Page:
CAMP FALLUJA, IRAQ — CAMP FALLUJA, Iraq - U.S. and Iraqi officials say that a decision in April to pull back U.S. forces from Fallujah inadvertently created a haven for terrorists and insurgents. But officials are reluctant to send U.S. troops back into the city for fear of touching off another uprising.
The officials say they are unsure how to proceed, but agree they merely postponed the problem when the Americans halted an attack in April, brokering a deal to keep Americans out of Fallujah and allow local Iraqis to police the city instead.
Iraqi and U.S. officials say they would prefer to re-enter the city with a sizable force of Iraqi soldiers, perhaps backed up by Americans. But they concede that an Iraqi force capable of mounting an effective assault on Fallujah, a city of 250,000 people, is months or even years away.
So the Americans and the new Iraqi government see a growing danger that - as long as they adhere to the agreement to stay out of the city - they are nearly powerless to confront.
"There is no question that Fallujah is a safe haven," said Lt. Gen. Ricardo S. Sanchez, until last week the head of all military forces in Iraq. "At some point it is going to have to be dealt with."
U.S. and Iraqi intelligence reports suggest that Abu Musab al-Zarqawi, the Jordanian believed to be responsible for scores of attacks here, is using Fallujah as a base for operations. He is thought to be working with dozens of hard-core Islamist fighters, many of them from outside the country, and former members of Saddam Hussein's Baath Party.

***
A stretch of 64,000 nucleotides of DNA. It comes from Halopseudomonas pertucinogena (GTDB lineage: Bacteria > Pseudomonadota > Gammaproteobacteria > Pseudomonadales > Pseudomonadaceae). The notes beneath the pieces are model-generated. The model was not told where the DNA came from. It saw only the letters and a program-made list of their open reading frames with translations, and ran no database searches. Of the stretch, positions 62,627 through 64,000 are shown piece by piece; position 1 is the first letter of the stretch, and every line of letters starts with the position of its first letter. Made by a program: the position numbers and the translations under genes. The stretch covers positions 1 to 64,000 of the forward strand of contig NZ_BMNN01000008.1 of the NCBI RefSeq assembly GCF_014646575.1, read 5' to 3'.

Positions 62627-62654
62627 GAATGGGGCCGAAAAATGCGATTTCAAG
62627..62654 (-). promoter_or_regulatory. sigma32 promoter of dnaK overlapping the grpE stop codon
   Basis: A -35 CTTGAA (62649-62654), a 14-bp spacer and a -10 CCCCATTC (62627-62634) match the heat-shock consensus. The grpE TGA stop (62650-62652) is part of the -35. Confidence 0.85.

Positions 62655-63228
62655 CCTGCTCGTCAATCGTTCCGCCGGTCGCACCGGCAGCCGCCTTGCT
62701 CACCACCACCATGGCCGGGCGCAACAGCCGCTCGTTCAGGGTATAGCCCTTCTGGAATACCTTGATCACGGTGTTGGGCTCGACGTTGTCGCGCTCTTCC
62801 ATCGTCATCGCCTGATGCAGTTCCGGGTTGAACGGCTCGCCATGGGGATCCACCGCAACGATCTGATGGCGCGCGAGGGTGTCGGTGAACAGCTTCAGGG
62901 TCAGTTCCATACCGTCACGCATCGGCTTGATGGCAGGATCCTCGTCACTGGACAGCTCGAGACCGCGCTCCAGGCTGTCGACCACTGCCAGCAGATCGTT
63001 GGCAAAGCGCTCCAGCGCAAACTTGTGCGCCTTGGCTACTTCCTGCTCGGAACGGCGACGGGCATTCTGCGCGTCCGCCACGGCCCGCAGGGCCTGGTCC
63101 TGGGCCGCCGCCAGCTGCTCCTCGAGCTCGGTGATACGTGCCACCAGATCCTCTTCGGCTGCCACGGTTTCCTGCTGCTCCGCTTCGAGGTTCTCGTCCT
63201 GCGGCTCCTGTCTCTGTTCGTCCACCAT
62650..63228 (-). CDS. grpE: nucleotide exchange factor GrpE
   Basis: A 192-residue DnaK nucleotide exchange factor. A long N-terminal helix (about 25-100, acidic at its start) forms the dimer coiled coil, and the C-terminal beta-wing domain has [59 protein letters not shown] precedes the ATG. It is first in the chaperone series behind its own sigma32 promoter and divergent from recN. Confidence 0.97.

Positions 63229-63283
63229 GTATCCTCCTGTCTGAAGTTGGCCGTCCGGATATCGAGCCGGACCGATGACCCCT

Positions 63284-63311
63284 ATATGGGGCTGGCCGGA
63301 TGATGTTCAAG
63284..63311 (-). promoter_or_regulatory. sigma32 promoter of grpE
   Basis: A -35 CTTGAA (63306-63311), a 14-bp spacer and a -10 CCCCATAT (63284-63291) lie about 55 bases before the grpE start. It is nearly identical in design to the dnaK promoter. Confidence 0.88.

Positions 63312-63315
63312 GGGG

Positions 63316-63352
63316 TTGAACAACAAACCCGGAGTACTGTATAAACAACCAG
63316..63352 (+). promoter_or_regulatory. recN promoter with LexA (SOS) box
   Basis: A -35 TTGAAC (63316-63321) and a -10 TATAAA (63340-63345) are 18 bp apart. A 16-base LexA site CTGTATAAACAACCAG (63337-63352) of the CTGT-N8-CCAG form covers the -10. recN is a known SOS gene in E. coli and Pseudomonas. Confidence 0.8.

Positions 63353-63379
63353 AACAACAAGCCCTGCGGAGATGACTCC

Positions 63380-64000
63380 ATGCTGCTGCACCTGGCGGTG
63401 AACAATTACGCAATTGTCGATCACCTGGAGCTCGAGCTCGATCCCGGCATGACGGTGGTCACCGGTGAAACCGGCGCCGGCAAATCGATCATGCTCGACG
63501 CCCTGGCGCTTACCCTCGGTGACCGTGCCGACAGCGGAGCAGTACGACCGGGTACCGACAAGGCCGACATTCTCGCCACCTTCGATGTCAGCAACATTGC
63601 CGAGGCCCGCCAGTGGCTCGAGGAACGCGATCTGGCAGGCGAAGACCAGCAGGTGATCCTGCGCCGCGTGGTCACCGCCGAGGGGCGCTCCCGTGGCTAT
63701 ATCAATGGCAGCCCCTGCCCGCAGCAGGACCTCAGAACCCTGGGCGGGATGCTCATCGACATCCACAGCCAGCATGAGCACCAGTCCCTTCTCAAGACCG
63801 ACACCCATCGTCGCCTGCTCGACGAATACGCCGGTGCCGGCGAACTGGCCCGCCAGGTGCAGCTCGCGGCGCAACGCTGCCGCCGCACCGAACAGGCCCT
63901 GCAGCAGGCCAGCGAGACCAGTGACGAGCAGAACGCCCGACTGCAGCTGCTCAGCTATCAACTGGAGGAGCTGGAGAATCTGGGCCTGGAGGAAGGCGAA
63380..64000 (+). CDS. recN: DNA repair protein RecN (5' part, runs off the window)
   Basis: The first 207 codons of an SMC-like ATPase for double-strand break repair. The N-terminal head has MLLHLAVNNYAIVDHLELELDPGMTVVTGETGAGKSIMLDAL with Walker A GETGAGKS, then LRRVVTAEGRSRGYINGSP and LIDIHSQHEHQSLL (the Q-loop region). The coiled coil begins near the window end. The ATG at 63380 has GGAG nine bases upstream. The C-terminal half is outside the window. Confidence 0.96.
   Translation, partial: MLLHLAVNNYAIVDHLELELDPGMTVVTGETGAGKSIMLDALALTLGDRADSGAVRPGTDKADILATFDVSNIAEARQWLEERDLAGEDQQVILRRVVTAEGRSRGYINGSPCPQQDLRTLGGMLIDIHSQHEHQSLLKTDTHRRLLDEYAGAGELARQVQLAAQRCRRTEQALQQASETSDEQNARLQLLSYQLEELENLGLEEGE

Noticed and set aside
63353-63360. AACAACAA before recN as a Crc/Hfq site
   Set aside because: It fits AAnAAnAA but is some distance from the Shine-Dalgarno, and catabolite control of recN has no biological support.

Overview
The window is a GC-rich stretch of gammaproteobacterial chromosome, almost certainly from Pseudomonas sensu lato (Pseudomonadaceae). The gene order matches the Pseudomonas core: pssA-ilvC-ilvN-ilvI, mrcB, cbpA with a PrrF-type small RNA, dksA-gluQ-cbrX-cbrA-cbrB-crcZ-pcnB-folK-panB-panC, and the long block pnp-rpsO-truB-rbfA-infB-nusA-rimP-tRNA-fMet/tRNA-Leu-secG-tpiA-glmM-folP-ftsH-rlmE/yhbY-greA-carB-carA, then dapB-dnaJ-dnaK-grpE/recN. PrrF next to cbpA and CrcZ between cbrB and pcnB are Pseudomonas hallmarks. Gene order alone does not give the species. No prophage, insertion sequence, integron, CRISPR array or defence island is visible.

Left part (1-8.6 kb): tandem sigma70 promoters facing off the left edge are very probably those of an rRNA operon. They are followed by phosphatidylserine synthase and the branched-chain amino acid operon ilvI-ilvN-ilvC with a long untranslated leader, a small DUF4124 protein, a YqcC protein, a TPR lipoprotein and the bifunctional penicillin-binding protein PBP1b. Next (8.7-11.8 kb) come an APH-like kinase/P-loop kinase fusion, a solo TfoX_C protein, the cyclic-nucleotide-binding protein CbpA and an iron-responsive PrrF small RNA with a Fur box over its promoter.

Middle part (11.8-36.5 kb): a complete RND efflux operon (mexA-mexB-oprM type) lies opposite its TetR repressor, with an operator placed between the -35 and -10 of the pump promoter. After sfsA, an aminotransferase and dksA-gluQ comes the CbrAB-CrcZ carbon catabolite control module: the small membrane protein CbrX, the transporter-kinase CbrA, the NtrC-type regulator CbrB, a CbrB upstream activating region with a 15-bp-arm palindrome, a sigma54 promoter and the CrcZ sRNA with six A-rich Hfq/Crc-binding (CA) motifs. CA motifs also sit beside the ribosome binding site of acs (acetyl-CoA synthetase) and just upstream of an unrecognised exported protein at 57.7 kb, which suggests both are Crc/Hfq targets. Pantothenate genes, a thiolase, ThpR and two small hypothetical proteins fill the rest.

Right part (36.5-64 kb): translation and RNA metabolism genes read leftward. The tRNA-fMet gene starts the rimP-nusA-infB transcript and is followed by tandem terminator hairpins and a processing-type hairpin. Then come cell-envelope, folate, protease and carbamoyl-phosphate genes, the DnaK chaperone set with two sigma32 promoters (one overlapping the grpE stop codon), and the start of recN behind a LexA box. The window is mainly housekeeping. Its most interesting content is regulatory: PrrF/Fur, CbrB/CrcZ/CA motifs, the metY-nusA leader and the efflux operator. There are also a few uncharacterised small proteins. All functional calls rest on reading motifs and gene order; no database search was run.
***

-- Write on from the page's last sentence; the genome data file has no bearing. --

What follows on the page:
Iraqi officials say the terrorists are using the city to assemble car bombs and other weapons before sending them to Baghdad and other cities.
The Iraqi officials say the security force formed to police the city, called the Fallujah Brigade, has had little effect in breaking up the terrorist networks inside the city. The brigade is made up largely of former Baathists and some insurgents.
Senior Iraqi officials say the government in Fallujah has been effectively replaced by a group of insurgent leaders, many of them Islamist extremists, who dominate most decisions affecting the city.
The Americans say they could regain control of Fallujah by military means but likely at a cost of hundreds of Iraqi lives. They fear that significant bloodshed could spark the same sort of backlash as in April, when reports of as many as 600 people being killed inside the city became a rallying cry around Iraq and the Middle East and seriously strained relations with the Iraqi government.
For now, the Americans are effectively at an impasse. U.S. officers say that, under the agreement, they cannot even return fire when insurgents fire mortars and rockets at their troops from inside the city.
Instead, the Americans have limited themselves almost exclusively to airstrikes, which are having uncertain effects. In recent weeks, U.S. forces have mounted at least four airstrikes on buildings inside Fallujah that they say killed dozens of terrorists associated with al-Zarqawi's network. The claims are impossible to verify.
Iraqi officials say they vehemently opposed the agreement that turned over Fallujah to the insurgents, yet concede that they lack the resources to take control of the city on their own. Late last month, al-Zarqawi issued a statement in which he said he would try to kill Iyad Allawi, the prime minister.